Woppaburra were the first TUMRA group to develop specific heritage assessment guidelines (Woppaburra Traditional Owner Heritage Assessment Guidelines).
These inform marine scientists considering research within the TUMRA area about Woppaburra heritage values, guides them in engagement and consultation with Woppaburra, and ensures GBRMPA takes heritage values and the consultation outcomes into account when assessing permit applications.
Over a three-year period, this process has facilitated development of a sound and respectful relationship between the Woppaburra TUMRA Steering Committee and the Australian Institute of Marine Science (AIMS), culminating in the development of an impactful partnership.
Following the principles of co-design and two-way learning, the partnership has already achieved significant and at times unexpected outcomes; including the evolution of contemporary culture.
A newly developed Woppaburra dance tells the scientific story of coral dispersal, adaptation and resilience, in parallel to the story of the dispersal, resilience and survival of the Woppaburra people since 1902.
A newly developed Woppaburra dance tells the scientific story of coral dispersal
AIMS and Woppaburra have now embarked on a multi-year research program to understand the drivers of coral survival and growth in the region. The program includes accredited training, employment, and capacity building opportunities for Traditional Owners, as well as integrating traditional knowledge with modern science for management outcomes.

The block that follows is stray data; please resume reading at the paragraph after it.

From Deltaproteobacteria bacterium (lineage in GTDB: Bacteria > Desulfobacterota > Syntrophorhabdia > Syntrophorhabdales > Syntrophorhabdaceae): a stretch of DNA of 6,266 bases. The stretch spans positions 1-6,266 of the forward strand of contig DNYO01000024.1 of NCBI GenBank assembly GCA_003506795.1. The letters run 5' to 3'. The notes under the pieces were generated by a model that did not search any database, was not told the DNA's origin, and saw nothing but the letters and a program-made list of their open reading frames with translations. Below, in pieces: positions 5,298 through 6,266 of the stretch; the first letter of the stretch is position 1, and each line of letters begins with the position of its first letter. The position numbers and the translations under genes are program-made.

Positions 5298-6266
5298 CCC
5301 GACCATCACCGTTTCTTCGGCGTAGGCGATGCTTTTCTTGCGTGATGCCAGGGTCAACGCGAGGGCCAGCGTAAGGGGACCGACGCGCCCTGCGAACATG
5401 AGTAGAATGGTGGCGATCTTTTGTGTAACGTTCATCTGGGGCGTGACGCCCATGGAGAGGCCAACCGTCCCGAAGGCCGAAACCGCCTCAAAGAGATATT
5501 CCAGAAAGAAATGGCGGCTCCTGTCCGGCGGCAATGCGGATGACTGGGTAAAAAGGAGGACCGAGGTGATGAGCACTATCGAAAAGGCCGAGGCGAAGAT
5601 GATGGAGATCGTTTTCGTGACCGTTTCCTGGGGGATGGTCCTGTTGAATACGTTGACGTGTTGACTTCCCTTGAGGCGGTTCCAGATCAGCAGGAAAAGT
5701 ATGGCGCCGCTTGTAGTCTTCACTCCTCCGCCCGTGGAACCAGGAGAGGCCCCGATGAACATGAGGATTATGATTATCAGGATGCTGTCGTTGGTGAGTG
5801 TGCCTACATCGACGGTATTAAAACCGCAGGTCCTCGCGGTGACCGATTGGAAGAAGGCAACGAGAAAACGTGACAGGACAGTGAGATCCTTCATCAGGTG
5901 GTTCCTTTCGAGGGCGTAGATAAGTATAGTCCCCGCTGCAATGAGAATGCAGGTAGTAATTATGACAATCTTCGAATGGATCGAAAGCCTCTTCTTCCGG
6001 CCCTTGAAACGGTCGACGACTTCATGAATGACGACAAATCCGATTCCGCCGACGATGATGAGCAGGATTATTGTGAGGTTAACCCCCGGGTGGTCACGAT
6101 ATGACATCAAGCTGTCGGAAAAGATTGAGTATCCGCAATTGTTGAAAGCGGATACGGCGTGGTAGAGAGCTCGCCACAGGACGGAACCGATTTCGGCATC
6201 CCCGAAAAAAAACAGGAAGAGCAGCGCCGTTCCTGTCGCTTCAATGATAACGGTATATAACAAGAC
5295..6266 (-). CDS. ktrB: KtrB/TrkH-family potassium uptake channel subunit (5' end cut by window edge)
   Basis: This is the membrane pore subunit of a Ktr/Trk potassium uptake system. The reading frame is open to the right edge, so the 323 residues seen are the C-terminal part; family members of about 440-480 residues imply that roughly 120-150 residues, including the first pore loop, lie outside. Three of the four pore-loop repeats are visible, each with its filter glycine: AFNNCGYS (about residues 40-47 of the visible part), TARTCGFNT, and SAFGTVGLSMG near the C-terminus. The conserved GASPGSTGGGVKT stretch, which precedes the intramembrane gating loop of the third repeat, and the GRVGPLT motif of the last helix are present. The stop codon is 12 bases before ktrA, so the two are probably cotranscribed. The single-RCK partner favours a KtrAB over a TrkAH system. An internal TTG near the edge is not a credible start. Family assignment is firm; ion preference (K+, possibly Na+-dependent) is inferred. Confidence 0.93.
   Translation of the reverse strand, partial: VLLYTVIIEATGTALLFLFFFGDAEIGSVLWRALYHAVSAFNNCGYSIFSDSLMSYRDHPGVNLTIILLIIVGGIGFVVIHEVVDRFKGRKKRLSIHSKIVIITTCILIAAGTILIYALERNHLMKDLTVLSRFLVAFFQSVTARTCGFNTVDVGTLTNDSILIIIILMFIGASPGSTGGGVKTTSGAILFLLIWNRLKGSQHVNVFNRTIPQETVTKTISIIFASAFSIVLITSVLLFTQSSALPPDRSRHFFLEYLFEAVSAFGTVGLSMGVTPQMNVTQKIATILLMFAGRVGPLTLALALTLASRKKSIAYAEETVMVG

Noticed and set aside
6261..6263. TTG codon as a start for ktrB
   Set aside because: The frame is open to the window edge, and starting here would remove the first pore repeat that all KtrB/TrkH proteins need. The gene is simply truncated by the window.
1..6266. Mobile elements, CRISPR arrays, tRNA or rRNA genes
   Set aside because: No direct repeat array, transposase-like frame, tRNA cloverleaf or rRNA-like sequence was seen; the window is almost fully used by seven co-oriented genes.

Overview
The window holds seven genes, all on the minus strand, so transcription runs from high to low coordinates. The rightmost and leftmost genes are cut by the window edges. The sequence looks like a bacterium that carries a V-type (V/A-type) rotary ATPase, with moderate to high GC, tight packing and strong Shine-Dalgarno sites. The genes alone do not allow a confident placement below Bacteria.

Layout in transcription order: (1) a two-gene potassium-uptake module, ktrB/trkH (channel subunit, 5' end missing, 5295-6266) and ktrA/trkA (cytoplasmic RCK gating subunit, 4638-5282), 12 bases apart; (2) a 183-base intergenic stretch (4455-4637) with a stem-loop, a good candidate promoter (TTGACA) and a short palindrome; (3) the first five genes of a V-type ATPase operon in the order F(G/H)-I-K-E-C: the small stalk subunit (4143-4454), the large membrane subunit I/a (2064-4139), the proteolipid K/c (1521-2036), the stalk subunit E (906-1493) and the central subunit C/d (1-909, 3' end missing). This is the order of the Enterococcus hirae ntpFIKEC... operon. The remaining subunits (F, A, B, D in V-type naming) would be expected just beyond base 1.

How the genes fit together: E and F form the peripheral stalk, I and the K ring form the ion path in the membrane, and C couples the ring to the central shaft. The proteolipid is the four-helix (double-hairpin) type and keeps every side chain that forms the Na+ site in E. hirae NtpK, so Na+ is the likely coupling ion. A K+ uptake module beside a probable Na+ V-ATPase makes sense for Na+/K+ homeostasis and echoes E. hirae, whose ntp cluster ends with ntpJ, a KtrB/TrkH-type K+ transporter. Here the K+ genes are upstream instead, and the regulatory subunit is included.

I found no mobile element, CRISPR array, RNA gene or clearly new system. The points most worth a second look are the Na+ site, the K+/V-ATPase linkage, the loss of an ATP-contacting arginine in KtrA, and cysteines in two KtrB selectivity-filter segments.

A major milestone for the Woppaburra’s re-connection to sea-country, was developing a Traditional Use of Marine Resources Agreement (TUMRA) covering 561 km2, accredited in 2007 by the Great Barrier Reef Marine Park Authority (GBRMPA) and the Queensland government.
In 2017 Woppaburra Traditional Owners celebrated 10 Years of TUMRA by inviting over 40 Woppaburra people back on country to celebrate the milestone.
Celebrating 10 years of the Woppaburra TUMRA
Woppaburra’s 3rd TUMRA agreement includes arrangements for exchanging knowledge with scientists, managing activities including traditional hunting, and undertaking marine monitoring and compliance training.